Sunday is Mothers Day. If ever anyone should be honored, it is mothers. Mothers have done so much for the world. I know I would like for my mother to still be with us, but she isn't. So, all can do is honor her with my remembrance,and my writing. I first wrote this several years ago, and have now revised it a couple of times. I thought this year I would send it out again, and place it here on the blog.
I hope it reminds us all of something about our mothers and grandmothers. I know they were not perfect, but we weren't either. We must look to the perfect Lord Jesus for that. My mother first told me about Him. I owe her so much for that alone!
God bless you all!
“Paul, an apostle of Jesus Christ by the will of God, according to the promise of life which is in Christ Jesus, to Timothy, my dearly beloved son: Grace, mercy, and peace, from God the Father and Christ Jesus our Lord. I thank God, whom I serve from my forefathers with pure conscience, that without ceasing I have remembrance of thee in my prayers night and day; Greatly desiring to see thee, being mindful of thy tears, that I may be filled with joy; When I call to remembrance the unfeigned faith that is in thee, which dwelt first in thy grandmother Lois, and thy mother Eunice; and I am persuaded that in thee also” 2 Timothy 1:1-5.
Recently, I was going through some photographs and memories of my grandmother on my father’s side. She was 88 years old when she passed away in Somerset, Kentucky in 1978. I was privileged to conduct her funeral.
Among her things, I found a couple of booklets. One was by Jacob Gartenhaus; a minister of the gospel who was a converted Jew. It was on the second coming of Christ (click link). http://www.swordofthelord.com/biographies/GartenhausJacob.htm The other was a booklet distributed by her church, the Baptist Temple in Brooklyn, New York. It was What Saith the Scripture?, by John W. Aitchison. I believe these were the only two books, other than her Bibles, among her belongings she left behind.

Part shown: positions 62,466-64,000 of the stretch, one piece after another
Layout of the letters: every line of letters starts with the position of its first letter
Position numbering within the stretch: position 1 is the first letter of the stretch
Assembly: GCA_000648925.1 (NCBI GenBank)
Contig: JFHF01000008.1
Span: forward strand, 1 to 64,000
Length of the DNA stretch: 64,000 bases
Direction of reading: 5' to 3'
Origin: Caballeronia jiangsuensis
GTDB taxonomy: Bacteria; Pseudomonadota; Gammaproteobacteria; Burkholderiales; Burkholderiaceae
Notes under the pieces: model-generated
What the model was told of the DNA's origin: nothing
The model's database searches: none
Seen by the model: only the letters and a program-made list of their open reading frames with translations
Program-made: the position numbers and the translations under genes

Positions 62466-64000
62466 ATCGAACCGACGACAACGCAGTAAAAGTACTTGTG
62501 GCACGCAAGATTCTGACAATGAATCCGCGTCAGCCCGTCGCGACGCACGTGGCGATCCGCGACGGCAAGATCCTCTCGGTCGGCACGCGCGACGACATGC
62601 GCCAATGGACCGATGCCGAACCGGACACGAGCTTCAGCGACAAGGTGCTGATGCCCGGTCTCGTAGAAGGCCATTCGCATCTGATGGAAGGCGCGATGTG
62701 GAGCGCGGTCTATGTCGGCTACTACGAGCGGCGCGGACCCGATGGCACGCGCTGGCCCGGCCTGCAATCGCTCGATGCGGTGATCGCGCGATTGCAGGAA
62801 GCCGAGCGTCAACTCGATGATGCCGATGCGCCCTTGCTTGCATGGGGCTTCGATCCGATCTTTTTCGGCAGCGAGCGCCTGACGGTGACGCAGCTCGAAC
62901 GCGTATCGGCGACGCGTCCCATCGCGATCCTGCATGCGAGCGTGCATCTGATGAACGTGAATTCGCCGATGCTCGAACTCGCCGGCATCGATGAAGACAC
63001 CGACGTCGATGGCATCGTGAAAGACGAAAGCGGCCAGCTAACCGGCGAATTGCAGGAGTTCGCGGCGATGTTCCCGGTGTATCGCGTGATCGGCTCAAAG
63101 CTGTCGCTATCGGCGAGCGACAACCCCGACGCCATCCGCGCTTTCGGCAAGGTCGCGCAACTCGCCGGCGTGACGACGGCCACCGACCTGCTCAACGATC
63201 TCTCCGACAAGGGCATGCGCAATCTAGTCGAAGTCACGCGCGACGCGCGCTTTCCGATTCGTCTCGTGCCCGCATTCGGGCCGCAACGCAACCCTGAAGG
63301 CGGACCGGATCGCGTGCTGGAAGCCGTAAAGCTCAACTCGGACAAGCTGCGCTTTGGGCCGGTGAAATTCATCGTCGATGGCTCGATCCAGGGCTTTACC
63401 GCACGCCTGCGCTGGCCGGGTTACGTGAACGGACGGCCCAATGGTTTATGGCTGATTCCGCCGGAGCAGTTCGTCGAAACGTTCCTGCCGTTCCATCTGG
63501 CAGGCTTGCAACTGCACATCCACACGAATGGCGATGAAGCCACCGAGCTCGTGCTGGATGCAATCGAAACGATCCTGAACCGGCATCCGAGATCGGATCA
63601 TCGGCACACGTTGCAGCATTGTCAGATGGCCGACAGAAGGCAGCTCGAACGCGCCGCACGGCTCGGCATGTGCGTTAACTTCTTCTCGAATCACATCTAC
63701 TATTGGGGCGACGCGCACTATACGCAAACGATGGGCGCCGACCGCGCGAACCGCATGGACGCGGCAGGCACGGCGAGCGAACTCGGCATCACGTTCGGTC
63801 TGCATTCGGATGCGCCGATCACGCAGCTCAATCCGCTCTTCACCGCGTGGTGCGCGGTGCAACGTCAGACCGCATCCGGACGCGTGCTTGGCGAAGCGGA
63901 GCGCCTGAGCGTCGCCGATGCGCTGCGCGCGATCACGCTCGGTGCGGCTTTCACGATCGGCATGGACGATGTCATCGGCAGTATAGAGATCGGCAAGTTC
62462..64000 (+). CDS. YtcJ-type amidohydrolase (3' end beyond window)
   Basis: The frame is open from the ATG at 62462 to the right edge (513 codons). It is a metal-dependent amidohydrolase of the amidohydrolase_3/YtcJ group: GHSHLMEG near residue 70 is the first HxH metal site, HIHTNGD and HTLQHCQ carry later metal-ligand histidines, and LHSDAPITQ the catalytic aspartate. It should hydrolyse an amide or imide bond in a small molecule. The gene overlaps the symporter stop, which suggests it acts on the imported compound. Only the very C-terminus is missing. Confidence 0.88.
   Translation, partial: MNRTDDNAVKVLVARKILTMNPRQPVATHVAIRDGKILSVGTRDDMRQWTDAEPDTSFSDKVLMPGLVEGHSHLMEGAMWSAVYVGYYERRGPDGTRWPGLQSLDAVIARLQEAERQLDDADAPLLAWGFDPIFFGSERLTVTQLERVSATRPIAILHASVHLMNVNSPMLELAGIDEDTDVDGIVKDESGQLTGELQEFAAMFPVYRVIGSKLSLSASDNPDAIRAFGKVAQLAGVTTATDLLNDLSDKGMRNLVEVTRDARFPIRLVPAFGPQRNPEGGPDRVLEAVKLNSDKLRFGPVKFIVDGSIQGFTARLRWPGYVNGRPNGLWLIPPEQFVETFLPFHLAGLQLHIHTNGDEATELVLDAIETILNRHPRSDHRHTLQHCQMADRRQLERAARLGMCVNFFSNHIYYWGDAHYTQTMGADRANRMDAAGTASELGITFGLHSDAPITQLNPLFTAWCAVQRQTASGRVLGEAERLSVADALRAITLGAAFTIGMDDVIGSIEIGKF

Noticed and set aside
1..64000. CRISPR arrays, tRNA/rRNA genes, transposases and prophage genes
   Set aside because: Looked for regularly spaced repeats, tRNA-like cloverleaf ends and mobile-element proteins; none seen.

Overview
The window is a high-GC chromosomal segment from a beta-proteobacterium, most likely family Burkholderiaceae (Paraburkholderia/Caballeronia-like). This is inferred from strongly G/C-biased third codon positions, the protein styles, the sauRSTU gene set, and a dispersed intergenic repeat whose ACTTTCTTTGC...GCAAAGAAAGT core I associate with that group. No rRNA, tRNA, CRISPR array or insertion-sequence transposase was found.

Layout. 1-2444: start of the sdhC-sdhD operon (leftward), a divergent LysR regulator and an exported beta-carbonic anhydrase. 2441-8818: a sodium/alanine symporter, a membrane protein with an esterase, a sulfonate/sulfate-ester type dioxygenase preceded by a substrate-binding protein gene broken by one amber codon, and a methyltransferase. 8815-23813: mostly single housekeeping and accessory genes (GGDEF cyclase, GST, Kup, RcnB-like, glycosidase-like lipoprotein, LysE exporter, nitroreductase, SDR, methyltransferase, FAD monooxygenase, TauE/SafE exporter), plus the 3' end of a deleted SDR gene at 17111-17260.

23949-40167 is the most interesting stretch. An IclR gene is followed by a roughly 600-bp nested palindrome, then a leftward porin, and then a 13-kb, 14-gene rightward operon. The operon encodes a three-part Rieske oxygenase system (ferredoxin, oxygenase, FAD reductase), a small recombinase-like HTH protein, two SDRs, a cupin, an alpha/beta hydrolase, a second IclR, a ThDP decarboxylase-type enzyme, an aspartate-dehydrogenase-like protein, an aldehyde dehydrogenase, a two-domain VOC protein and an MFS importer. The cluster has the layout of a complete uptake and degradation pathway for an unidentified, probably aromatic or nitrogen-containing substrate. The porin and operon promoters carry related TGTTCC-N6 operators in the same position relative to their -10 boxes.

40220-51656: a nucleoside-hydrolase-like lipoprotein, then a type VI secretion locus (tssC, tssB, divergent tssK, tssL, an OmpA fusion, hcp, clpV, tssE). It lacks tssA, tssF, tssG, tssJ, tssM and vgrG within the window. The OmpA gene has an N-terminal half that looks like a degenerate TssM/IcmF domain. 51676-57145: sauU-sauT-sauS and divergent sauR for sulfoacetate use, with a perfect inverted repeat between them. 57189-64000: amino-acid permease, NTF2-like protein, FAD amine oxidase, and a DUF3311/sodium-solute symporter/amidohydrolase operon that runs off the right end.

Her family Bible was revealing in many ways. It likely was passed down from my great-great-grandmother. I probably would have much difficulty finding out my great-great-grandfather’s name had it not been for this Bible. It was a crumbling edition that dated back to the early 1800’s, but the intact family entry pages helped me immensely.
I had overlooked the other Bible, my grandmother’s personal one, until I picked it up recently. One of the passages she has marked is:
Psalm 119:9 “Wherewithal shall a young man cleanse his way? by taking heed thereto according to thy word.”
This touches me greatly when I remember that she often prayed for me when I was young, and I was a very wayward sinner. I was able to tell her and my maternal grandmother that both their prayers were answered in November, 1963 when I was saved at 21 years of age. Praise the Lord!
The little booklet from the Brooklyn church was enlightening in another way. It has an entry page that shows my grandmother, Lillian A. Taylor, being baptized at the Baptist Tabernacle in Atlanta in June, 1902. The pastor there was Dr. Len Broughton, a rather famous preacher, who later pastored a church in London, England. He may be best known for founding, almost single-handedly, Georgia Baptist Hospital (now Atlanta Medical Center). http://en.wikipedia.org/wiki/Len_G._Broughton
Lillian, and my grandfather, Charles B. Woodruff, were married four years later on May 8, 1906. Charley, as he was called, was tragically killed in a railroad accident on October 27, 1910 when my father, Theron, was only two years old. His older brother Sam was three. Grandmother remarried a few years later to Sgt.W.C.Sievers of Kentucky, a career army man. That is how she wound up in New York for a few years. He was stationed there. I have other memories I could share, but I must move on.